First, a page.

Notice that there is a correlation between blood type and cPRA in this table that is the opposite of Table 4. Among patients with high cPRA, type AB blood group is more prevalent than expected and type O blood group is less prevalent. This is a direct result of the allocation scheme that UNOS has developed to favor patients with type O blood and high cPRA. Among patients with 0% cPRA, those with type AB blood group can accept a kidney from almost anybody, so they are less likely to remain on the list at the end of the year, while those with hard to match type O blood group are more likely to remain on the list.

Table 5. Blood group by cPRA* for patients on waiting list at end of year 2009 (n=57,203)

 

0%

1-19%

20-79%

80+%

Not Rpt’d**

Row Total

O

34.4%

3.4%

7.1%

8.6%

0.0%

53.4%

A

17.1%

1.5%

3.5%

5.1%

0.0%

27.2%

B

10.4%

1.1%

2.4%

2.8%

0.0%

16.7%

AB

1.6%

0.2%

0.4%

0.6%

0.0%

2.7%

Column Total

63.4%

6.1%

13.4%

17.0%

0.0%

100.0%

Adjusted Total

63.4%

6.1%

13.4%

17.0%

100.0%

*Results of latest available test
*
*As of 10/1/2009, if no unacceptable antigens are reported, cPRA value defaults to 0%

Thus, we can conclude that there is no unexpected correlation between patients’ blood type group and their cPRA. However, allocation rules and match probabilities will alter the composition of the waiting list.

[Update: Due to an editing error, some of the cells were shaded incorrectly. The corrected data is now shown. The changes do not affect the conclusion that there are no unexpected correlations between blood type and cPRA.]

As mentioned in an Apr 2010 blog post, Loyola Univ. Medical Center recently had four altruistic kidney donors come through its doors. Rather than keeping them in-house and transplant each donor’s kidney to one of its own patients, Loyola doctors decided to enroll all four donors with a kidney exchange that matches pairs of incompatible donors and recipients, to increase the number of matches and thus help the maximum possible number of patients get kidneys. (For an explanation of how kidney exchanges work, see Mar  2010 blog post.) Afterwards, Loyola UMC announced the formation of a pay-it-forward kidney transplant program to encourage more people to donate through kidney exchanges.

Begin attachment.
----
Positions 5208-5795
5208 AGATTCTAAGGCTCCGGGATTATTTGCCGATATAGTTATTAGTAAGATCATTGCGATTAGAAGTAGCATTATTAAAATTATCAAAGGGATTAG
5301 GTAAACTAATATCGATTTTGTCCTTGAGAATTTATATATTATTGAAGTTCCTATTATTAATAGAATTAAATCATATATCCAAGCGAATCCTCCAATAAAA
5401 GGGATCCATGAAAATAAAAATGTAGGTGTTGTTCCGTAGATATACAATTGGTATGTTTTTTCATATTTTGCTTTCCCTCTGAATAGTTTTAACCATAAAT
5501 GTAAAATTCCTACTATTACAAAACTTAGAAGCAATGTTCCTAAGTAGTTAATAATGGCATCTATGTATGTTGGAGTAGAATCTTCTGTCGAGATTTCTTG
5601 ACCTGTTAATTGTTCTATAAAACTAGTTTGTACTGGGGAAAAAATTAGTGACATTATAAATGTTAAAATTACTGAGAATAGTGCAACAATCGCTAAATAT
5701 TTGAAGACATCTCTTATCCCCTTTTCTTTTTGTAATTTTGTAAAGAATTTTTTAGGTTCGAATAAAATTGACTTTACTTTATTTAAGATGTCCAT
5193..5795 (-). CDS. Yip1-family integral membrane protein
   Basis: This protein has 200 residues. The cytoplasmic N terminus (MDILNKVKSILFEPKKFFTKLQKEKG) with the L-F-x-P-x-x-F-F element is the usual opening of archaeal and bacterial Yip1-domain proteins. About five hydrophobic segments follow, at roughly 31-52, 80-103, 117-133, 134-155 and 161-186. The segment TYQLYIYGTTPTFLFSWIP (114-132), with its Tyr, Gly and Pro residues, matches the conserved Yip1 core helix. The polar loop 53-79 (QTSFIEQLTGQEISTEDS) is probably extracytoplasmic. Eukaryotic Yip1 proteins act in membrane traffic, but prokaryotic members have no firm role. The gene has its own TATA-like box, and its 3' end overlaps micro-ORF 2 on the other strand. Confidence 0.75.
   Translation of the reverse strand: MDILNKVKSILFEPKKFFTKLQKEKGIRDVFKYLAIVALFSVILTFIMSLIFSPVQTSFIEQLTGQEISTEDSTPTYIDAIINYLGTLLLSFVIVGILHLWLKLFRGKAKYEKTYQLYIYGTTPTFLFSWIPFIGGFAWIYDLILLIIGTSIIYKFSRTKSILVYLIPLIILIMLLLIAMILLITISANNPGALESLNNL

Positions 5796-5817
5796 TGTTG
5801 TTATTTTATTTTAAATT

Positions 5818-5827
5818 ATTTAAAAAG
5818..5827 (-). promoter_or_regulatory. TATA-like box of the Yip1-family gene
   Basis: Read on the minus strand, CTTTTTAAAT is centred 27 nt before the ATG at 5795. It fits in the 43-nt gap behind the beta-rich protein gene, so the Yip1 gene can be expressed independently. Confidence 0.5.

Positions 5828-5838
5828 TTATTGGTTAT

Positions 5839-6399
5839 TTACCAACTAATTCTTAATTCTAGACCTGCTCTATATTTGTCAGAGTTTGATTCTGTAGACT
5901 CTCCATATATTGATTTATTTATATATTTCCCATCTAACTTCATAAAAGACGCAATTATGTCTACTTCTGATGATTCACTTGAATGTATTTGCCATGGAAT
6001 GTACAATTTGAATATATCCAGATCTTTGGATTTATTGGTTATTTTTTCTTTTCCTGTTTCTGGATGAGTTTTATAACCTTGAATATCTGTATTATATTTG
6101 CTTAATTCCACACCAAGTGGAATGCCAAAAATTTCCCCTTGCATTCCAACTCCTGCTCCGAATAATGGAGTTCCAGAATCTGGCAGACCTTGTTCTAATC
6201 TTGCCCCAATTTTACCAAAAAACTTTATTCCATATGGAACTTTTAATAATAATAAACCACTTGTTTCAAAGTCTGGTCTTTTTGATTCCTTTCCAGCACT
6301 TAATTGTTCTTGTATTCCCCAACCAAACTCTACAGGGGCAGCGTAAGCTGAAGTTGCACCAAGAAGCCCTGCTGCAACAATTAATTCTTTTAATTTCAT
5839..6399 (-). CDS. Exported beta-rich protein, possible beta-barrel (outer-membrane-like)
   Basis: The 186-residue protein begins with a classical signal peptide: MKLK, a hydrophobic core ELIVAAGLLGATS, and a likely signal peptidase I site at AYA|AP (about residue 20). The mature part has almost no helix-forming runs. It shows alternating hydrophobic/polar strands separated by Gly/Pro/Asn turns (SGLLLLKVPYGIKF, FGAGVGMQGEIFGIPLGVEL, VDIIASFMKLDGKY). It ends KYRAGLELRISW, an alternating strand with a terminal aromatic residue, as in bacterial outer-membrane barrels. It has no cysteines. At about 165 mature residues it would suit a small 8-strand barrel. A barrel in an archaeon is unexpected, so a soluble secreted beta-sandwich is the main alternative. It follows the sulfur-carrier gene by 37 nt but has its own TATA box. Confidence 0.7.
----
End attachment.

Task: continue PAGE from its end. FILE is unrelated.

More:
Yesterday, Loyola UMC announced that since starting the program in March, twenty-one additional altruistic donors have stepped forward. Says Loyola kidney transplant surgeon Dr. John Milner,

“We’ve had 50 phone calls from people of all ages and backgrounds who heard about the program and who expressed desires to donate kidneys. Those donors should be commended for helping us to unlock the potential of chains to get more people transplanted who might otherwise never have a chance for a new life.

“That’s one of the advantages of the Pay-it-Forward concept. You can ship a kidney and not a donor. That’s the first time that has ever happened in the Midwest. Donors have the luxury of being in familiar surroundings with their friends and family while they recover. There are already so many disincentives to donation, why add another by making the donor, as well as family members, travel?”

I hope Loyola is able to sustain a rate of a few donors per month after this initial publicity dies down. And if every transplant hospital in the country adopted this program and encouraged more people to become altruistic donors, it could help eliminate the 85,000 person-long waiting list for kidneys. Really! If you are interested in becoming an altruistic donor in an exchange (like me), contact your local transplant center and ask if they participate in one of the regional or national kidney exchanges. The two largest national exchanges are the National Kidney Registry and the Alliance for Paired Donations. Both websites include a list of participating hospitals.

[Update: A Nov 2010 blog post covers a meeting between one of the pay-it-forward donors and her recipient.]

by George Taniwaki

If a patient with end-stage renal disease (ESRD) is a good candidate for a kidney transplant, nearly all health care professionals agree that they should consider a live donor since the outcomes are better and the wait times shorter than a transplant from a deceased donor. (More details comparing outcomes for different treatment modalities will be provided in a future blog post.) But many patients never find a live donor and instead spend years waiting for a deceased donor kidney. As Harvey Mysel of the Living Kidney Donors Network says, the most important step in finding a live donor is to just tell your story.

“The most common reason people give for not pursuing living kidney donation is the concern they have about asking someone to donate… For many people, the ‘ah ha’ moment occurs when they change their thought process from ‘I need to ask someone to donate’, to ‘I need to let people know about my situation, and educate them about the options that are available.’ The later results in having your donor find you!”